3. When the shot meters are ready, after build_shot_histogram(), the raw_shot_counter is incremented. This signals get_shot_ready() to return true. The script is waiting for this, and reads the shot meters. It computes new exposure values and saves them with: set_exp96(tv,sv). During this time, raw_save_file() waits for the next call to get_shot_ready() from the script.

4. After the script calls set_exp96, it then calls get_shot_ready(-1), which triggers raw_savefile to stop waiting for the script and move on to the next shot. However, the exposure values remain in the buffer, and can still be read by the script using the wait_count. get_shot_ready() sets wait_count=raw_count whenever it's called when the shot isn't ready. So the wait_count stays valid until the script finishes writing the data.

It sounds a little complicated, but the triple buffer keeps the shots coming as fast as possible without having to wait for the script to write log data. The camera can be exposing a new shot into one raw picture buffer while build_histogram is computing the shot meters for the last shot from the other raw buffer, and the script is printing out the log data out of the data buffer from the shot before that.

I tried a new time lapse today with a shot interval of 800 msec, or 1.25 shots per second. Everything went smoothly for 3,235 shots, without a glitch.
Skinner Butte 130204 CHDK G1X
« Last Edit: 05 / February / 2013, 00:20:13 by lapser »
EOS-M3_120f / SX50_100b / SX260_101a / G1X_100g / D20_100b
https://www.youtube.com/user/DrLapser/videos


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Offline lapser

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Re: Shot Histogram Request
« Reply #104 on: 06 / February / 2013, 02:03:52 »
I finally figured out how to return bv96 from the shot meters. Before calculating the meters in build_shot_histogram(), I save bvbase=tv96+av96-sv96. The meter value + bvbase is the bv96 for that meter.

One of the reasons to use a shot meter rather than the built in camera meter is that get_bv96(), which returns the camera meter value, loses accuracy around -700 or so, which is a dark, starry night. The time lapse flashes at these low light levels, every time bv96 changes. By -750, it's changing by 70 ev96 at a time.

I tested my new shot meter bv96 with the lens cap on in a dark closet. The value was around -1500, varying by 50 maximum, probably from pixel noise. I set the exposure at 10 seconds and ISO 800. I'm hoping this means the meter will be accurate in the -750 range.

The other thing you can do with bv is gradually underexpose as it gets darker. I found that underexposing 1.5 ev at -500 starting from 0 at +500 looked good. I'll program that into my script for the next time lapse.

I have it set now for get_shot_meter(0) to return the bvbase value. So you can find the bv for any meter by adding it's value to bvbase. For example:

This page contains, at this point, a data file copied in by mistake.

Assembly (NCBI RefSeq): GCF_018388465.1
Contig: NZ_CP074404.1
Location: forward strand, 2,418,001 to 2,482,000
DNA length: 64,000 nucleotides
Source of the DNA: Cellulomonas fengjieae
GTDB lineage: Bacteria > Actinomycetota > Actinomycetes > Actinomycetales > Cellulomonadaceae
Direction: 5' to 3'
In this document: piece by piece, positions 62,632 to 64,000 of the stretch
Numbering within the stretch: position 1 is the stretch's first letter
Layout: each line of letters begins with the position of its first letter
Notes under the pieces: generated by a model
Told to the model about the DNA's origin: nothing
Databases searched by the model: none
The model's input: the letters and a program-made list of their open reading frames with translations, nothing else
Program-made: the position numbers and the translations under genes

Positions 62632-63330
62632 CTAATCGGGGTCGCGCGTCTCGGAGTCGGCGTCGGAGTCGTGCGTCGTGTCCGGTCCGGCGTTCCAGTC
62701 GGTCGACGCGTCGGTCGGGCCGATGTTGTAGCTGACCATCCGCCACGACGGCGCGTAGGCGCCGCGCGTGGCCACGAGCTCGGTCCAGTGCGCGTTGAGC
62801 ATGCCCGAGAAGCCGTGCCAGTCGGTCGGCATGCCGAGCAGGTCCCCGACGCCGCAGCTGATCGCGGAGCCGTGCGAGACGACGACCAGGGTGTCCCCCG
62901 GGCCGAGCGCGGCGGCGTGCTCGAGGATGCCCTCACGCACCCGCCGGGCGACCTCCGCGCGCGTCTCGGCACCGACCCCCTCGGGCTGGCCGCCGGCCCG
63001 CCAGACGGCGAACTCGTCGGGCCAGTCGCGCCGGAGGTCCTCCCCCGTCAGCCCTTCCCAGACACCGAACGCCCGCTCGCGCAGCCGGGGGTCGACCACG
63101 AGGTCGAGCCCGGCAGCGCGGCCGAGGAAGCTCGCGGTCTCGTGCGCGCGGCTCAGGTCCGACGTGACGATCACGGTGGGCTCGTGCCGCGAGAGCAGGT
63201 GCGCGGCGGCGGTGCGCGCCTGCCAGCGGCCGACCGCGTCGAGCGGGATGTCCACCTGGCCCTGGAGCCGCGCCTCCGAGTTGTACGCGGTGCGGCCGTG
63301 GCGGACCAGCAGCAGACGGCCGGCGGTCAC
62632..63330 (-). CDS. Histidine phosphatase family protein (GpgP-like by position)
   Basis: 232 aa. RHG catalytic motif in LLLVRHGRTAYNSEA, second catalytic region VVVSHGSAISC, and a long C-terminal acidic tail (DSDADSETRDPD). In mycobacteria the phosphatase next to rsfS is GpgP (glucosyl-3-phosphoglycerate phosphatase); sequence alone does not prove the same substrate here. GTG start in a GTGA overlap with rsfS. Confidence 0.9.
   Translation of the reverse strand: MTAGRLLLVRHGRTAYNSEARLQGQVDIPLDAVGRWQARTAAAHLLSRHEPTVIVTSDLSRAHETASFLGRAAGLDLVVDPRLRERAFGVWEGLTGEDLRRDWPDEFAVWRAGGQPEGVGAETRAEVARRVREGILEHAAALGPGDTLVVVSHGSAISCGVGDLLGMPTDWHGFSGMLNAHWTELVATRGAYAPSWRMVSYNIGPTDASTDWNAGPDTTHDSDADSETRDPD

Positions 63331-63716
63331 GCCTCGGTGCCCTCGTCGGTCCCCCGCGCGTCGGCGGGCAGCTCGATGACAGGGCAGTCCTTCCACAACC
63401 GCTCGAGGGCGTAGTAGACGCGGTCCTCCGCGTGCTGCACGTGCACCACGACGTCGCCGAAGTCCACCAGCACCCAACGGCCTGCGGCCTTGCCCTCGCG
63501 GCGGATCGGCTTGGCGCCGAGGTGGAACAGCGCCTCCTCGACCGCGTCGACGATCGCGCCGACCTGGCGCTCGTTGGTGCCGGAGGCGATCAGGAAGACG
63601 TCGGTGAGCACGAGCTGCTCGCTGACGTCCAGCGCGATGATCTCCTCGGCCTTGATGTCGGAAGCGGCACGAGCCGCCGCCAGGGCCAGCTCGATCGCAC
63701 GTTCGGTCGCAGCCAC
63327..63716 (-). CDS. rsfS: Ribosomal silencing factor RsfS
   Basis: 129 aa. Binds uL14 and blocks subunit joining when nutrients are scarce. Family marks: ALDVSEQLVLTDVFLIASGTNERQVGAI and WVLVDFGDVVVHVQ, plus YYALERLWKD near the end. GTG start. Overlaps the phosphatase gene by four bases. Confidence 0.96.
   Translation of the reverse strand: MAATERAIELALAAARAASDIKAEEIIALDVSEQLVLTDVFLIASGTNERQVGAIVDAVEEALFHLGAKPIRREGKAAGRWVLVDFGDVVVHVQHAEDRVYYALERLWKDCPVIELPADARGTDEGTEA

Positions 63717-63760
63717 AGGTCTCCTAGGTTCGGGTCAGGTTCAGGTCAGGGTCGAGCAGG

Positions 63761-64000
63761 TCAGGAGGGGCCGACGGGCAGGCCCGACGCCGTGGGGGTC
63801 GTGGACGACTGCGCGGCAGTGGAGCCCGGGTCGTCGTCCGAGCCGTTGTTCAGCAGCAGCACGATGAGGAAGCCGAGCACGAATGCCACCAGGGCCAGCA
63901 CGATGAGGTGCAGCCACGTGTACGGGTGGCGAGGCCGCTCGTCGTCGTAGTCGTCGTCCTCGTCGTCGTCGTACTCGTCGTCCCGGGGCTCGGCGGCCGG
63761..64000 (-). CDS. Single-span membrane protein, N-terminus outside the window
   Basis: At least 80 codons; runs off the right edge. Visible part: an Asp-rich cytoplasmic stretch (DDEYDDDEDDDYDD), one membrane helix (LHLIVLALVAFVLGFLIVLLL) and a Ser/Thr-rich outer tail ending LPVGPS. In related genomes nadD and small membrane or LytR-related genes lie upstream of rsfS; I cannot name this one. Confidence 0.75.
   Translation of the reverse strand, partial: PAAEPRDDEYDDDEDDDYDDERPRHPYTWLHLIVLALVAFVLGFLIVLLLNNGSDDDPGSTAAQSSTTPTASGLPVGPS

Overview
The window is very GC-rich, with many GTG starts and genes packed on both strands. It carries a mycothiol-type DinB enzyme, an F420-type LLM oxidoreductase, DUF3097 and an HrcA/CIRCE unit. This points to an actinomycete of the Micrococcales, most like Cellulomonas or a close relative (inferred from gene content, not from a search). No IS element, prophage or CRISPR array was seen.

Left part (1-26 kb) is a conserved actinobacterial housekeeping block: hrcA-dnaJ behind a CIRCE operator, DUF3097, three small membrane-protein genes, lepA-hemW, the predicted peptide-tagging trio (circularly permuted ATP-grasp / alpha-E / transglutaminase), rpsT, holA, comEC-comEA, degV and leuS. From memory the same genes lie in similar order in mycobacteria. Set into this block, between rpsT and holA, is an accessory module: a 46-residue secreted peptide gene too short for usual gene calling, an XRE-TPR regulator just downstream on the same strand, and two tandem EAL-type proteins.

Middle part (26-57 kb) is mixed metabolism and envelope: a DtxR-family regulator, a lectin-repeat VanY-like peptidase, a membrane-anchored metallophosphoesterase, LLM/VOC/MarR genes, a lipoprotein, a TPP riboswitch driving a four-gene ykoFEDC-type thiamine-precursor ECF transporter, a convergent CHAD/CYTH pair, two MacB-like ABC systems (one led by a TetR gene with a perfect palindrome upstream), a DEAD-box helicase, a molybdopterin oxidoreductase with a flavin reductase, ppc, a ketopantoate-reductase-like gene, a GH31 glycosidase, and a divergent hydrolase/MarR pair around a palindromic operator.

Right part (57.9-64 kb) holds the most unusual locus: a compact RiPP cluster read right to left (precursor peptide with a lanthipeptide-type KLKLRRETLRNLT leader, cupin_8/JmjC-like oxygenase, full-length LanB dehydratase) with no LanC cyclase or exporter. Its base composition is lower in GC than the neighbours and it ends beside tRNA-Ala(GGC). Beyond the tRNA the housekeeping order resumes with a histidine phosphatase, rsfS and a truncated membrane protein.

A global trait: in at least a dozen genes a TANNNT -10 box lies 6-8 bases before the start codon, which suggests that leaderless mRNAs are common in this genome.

bvbase=get_shot_meter(0)
bv1=get_shot_meter(1)+bvbase

That's useful, but a little confusing. It may be better to add a get_shot_bv96() function.
EOS-M3_120f / SX50_100b / SX260_101a / G1X_100g / D20_100b
https://www.youtube.com/user/DrLapser/videos

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Offline lapser

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More Continuous Mode findings
« Reply #105 on: 08 / February / 2013, 14:15:53 »
I've been doing a lot of testing in continuous drive mode. I got all those buffers working, but I discovered I may not need them.

I have 2 hooks where I delay the shooting process. First is in capt_seq_hook_nr(), which I call pre_shot. It happens right before the shutter opens. Next is in raw_save_file(), after the exposure is finished and the raw picture buffer is valid. I call this post_shot.

pre_shot: This is where I delay to get the desired shot interval. As long as the new exposure values are set before the end of the delay, it applies to the shot. If not, it takes effect on the next shot, which means you're 2 shots behind.

post_shot: Here I call build_shot_histogram() which calculates the shot meters. After they are ready, the Lua routine, get_shot_ready() returns true (once). The script then calculates and stores the new exposure values and signals the post_shot routine, which is now waiting for the script, to go ahead.

To faciliate this, I added a new Lua function: set_exp96(tv,sv,av,nd). This sets all the possible exposure values at one time, and then signals the post_shot_routine. The next call to get_shot_ready() also signals the post shot routine to proceed, in case the script isn't setting exposure.

A major discovery is that the pre shot and post shot routines never execute at the same time (at least on the G1X). As long as the post shot routine is waiting for the script signal, the pre shot routine isn't called. This means that the next shot always gets the exposure from the last shot, without missing shots. The key is to delay post shot until the exposure is set. It actually works (on the G1X). I discovered this when I added a pre shot wait for script, and stored the delay time. It was always 0. That is, the script was always ready before the pre shot routine was called. I confirmed this by writing values to the screen at the beginning and end of the pre and post shot routines.